Sunday, April 29, 2007

Conservatism and Progressivism

Have you ever asked yourself what makes one progressive and the other conservative? Why we can call some politicians reformers and some conservatives? What is the difference about the individuals belonging to these two seemingly different camps?

Reading history one cannot help noticing the paradoxical nature of individuals who advocate the ideals of these two different streams. For example let’s look at Petian and de Gaulle. One is the ruler of Vichy who advocated the ideals of extreme right, governed as a dictators and collaborated with invaders of his country. The other was a rebellious brigadier who went to exile to fight that invader. Petain joined those who blamed democracy for France’s defeat in 1940. De Gaulle never accepted power from any institution but democratic ones.

Two men could not be more different as individuals. Petain married a divorcee in a government office and his marriage was not blessed by the Church until he became the Head of French state. Although he headed an authoritarian regime that advocated some of Catholic Church principles, he himself could not be considered a devoted son of Church[1]. On the other hand de Gaulle was raised by devoted Catholic parents, married a devoted Catholic woman and lived his life according to standards of a catholic family. Yet he advocated democracy.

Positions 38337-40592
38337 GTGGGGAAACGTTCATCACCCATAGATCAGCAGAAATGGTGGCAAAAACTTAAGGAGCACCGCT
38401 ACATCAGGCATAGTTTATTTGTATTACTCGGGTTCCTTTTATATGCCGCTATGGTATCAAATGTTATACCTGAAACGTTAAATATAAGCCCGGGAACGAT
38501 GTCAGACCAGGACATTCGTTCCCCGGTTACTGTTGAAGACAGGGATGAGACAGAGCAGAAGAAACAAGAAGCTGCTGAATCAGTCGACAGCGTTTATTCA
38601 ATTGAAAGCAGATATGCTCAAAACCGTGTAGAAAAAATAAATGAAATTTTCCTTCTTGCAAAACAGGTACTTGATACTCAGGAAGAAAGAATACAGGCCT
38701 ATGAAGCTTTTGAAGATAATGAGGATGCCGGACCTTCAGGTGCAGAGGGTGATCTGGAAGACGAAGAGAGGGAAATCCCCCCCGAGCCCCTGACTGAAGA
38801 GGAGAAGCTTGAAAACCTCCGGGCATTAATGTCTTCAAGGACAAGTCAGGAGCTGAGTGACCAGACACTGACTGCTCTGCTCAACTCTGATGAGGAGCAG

Today there are many such individuals in any establishment including socio-economic institutions of Iran. One wonders where is the line that divides progressive forces of a society and the forces that stall its progress and growth. May be it is time to measure them with regards to their accomplishments and achievements, rather than their beliefs. Prejudice from any group and any side is certainly a reactionary attitude.

[1] See Charles Williams, 2005, Petain: How the Hero of France Became a Convicted Traitor and Changed the Course of History, Palgrave Macmillan.

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